Questioning ICT myths

DHAKA, Bangladesh

Can a lack of information be solved simply by setting up telecentres? Should poor-governance sought to be sorted out just by building e-governance? And, if the problem is a lack of market information, can this be met merely by building up e-commerce portals?
Mridul Chowdhury is a research affiliate at the IT Group in the Berkman Centre, Harvard University. He's also a director of D.Net. For him, though, the April 19-21 APC Regional Consultation on ICT Policy in South Asia was an occasion to question some assumptions made by those in the ICT4D (information and communication technologies for development) network.

He made a strong critique of the lack-of-information-can-be-solved-by-telecentres thinking. Or the poor-governance-can-be-sorted-out-by-e-governance trend. And even the lack-of-market-information-can-be-met-by-e-commerce-portals approach.

Said he: "Telecentres are based on the premise that give people access to ICTs, and they find a way to use it, besides also satisfying their basic info needs. But ICT is not like a road; you don't have to train people to walk on a road."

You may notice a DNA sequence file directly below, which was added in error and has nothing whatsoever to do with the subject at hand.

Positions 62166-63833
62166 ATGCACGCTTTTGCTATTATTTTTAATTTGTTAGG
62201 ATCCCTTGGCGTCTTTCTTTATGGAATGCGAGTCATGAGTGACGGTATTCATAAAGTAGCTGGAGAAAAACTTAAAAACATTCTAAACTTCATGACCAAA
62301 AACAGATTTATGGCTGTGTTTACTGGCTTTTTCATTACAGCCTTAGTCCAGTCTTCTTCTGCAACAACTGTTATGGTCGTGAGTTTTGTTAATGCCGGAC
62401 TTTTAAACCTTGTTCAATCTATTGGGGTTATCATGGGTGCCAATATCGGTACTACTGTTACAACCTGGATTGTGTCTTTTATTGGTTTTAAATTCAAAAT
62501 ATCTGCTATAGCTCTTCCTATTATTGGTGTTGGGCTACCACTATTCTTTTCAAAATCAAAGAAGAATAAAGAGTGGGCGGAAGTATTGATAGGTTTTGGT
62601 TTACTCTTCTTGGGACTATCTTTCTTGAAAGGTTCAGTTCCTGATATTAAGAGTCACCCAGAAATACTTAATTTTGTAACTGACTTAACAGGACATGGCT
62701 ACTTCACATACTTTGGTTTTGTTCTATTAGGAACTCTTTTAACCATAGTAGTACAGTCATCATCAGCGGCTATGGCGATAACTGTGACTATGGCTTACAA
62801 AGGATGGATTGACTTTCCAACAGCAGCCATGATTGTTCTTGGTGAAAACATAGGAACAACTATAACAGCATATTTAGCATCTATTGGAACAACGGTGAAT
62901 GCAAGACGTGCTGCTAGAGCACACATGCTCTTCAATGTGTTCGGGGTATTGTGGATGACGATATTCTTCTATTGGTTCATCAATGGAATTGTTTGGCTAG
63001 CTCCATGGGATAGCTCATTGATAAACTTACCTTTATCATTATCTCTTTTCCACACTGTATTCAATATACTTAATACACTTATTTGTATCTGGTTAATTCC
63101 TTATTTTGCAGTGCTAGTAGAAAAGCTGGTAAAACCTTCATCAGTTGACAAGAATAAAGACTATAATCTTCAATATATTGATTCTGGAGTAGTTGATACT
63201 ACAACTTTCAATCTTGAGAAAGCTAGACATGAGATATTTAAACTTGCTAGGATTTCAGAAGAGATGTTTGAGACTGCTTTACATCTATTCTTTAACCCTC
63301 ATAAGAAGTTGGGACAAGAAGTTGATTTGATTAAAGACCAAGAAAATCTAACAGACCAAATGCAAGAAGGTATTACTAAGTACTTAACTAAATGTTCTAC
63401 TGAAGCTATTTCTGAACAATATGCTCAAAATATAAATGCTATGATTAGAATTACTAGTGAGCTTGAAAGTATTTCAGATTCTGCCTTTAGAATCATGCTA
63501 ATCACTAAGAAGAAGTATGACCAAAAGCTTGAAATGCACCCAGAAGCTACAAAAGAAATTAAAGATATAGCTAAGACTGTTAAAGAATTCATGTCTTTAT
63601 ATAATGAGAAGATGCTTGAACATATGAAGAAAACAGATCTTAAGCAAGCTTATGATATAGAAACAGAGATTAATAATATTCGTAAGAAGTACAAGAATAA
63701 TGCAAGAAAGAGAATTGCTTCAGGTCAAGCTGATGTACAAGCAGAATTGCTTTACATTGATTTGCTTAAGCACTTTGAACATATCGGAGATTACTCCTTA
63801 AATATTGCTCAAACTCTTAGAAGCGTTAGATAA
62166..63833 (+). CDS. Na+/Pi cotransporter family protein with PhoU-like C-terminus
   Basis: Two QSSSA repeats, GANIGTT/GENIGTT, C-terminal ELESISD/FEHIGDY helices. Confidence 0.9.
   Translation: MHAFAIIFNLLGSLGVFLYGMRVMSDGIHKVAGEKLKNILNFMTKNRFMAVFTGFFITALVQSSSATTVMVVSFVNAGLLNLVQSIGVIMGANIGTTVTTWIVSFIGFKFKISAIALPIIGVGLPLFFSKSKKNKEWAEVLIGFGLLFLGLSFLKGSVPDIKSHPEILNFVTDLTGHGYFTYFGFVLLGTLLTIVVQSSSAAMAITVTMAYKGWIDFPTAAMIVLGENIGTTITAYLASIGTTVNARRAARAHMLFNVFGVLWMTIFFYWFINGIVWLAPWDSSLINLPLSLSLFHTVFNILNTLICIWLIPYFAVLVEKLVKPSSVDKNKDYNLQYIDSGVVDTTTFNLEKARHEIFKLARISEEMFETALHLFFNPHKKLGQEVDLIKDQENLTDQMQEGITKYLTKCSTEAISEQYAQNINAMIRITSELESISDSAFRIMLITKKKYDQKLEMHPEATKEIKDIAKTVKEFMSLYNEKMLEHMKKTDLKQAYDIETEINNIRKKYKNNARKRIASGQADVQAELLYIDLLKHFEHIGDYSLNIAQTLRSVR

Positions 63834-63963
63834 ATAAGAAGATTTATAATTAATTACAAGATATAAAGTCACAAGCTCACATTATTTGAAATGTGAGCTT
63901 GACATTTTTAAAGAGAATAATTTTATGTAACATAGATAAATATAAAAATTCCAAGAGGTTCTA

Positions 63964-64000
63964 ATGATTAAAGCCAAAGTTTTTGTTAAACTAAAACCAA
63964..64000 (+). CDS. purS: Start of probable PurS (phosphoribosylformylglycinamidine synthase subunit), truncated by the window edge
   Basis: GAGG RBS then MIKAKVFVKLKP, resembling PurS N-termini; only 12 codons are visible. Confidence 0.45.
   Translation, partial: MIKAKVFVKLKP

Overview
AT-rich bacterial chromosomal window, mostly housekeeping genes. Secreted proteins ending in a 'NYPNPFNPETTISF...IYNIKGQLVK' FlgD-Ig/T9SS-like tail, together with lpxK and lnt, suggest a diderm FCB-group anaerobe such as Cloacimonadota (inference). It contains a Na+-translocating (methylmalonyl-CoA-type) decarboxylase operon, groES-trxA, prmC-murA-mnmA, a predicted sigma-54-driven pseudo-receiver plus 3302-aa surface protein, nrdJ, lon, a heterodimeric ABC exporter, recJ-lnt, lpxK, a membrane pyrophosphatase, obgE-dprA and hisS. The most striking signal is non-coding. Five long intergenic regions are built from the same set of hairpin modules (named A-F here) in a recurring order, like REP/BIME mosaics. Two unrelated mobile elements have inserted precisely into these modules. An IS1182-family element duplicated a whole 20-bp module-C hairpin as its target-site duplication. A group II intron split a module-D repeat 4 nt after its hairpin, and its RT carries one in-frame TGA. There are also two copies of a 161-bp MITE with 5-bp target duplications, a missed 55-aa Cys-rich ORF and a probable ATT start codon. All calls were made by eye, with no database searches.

"We need to start with identifing information gaps that we're really trying to solve," he stresses.

Without a lot of planning, e-governance has attracted a lot of funding, he also points out. "We shouldn't be stressing on the e- part of it, but rather should stress on the 'governance'. Maybe we should call it governance reform process. We need to reform the way the government works," says he.

"One big problem with donor funding is that it always ends up with people like us. It really does not get to the community

directly which it tries to affect. So we're always the middle-men trying to solve the problems. Our responsibilities

are massively great. It is therefore very important to understand what the people who cannot really understand funding," Chowdhury added.

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